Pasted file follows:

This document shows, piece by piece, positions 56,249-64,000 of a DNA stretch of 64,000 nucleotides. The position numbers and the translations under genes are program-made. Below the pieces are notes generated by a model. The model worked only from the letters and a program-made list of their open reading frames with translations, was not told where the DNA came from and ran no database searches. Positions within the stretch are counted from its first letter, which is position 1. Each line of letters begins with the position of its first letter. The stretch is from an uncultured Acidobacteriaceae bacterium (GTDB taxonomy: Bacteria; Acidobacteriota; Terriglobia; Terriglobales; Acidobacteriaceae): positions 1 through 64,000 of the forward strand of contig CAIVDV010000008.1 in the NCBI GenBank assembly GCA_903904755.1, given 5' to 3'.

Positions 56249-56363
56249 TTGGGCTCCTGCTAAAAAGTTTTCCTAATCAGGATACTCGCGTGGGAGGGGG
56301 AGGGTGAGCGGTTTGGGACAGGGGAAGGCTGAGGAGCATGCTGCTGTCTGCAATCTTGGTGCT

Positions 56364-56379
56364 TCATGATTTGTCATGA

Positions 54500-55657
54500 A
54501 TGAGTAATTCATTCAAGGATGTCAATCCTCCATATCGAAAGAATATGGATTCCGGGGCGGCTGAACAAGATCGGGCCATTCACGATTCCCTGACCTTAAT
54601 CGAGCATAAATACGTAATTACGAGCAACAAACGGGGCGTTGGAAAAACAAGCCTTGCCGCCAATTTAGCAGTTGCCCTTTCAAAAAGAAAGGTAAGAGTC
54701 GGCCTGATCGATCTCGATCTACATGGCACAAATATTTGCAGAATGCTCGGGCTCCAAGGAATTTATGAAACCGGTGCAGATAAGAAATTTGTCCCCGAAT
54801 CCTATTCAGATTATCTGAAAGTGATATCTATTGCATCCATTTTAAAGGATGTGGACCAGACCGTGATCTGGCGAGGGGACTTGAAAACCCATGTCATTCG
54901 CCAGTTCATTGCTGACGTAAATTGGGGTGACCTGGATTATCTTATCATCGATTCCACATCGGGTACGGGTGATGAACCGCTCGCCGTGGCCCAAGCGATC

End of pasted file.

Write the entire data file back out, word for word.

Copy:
This document shows, piece by piece, positions 56,249-64,000 of a DNA stretch of 64,000 nucleotides. The position numbers and the translations under genes are program-made. Below the pieces are notes generated by a model. The model worked only from the letters and a program-made list of their open reading frames with translations, was not told where the DNA came from and ran no database searches. Positions within the stretch are counted from its first letter, which is position 1. Each line of letters begins with the position of its first letter. The stretch is from an uncultured Acidobacteriaceae bacterium (GTDB taxonomy: Bacteria; Acidobacteriota; Terriglobia; Terriglobales; Acidobacteriaceae): positions 1 through 64,000 of the forward strand of contig CAIVDV010000008.1 in the NCBI GenBank assembly GCA_903904755.1, given 5' to 3'.

Positions 56249-56363
56249 TTGGGCTCCTGCTAAAAAGTTTTCCTAATCAGGATACTCGCGTGGGAGGGGG
56301 AGGGTGAGCGGTTTGGGACAGGGGAAGGCTGAGGAGCATGCTGCTGTCTGCAATCTTGGTGCT

Positions 56364-56379
56364 TCATGATTTGTCATGA

Positions 54500-55657
54500 A
54501 TGAGTAATTCATTCAAGGATGTCAATCCTCCATATCGAAAGAATATGGATTCCGGGGCGGCTGAACAAGATCGGGCCATTCACGATTCCCTGACCTTAAT
54601 CGAGCATAAATACGTAATTACGAGCAACAAACGGGGCGTTGGAAAAACAAGCCTTGCCGCCAATTTAGCAGTTGCCCTTTCAAAAAGAAAGGTAAGAGTC
54701 GGCCTGATCGATCTCGATCTACATGGCACAAATATTTGCAGAATGCTCGGGCTCCAAGGAATTTATGAAACCGGTGCAGATAAGAAATTTGTCCCCGAAT
54801 CCTATTCAGATTATCTGAAAGTGATATCTATTGCATCCATTTTAAAGGATGTGGACCAGACCGTGATCTGGCGAGGGGACTTGAAAACCCATGTCATTCG
54901 CCAGTTCATTGCTGACGTAAATTGGGGTGACCTGGATTATCTTATCATCGATTCCACATCGGGTACGGGTGATGAACCGCTCGCCGTGGCCCAAGCGATC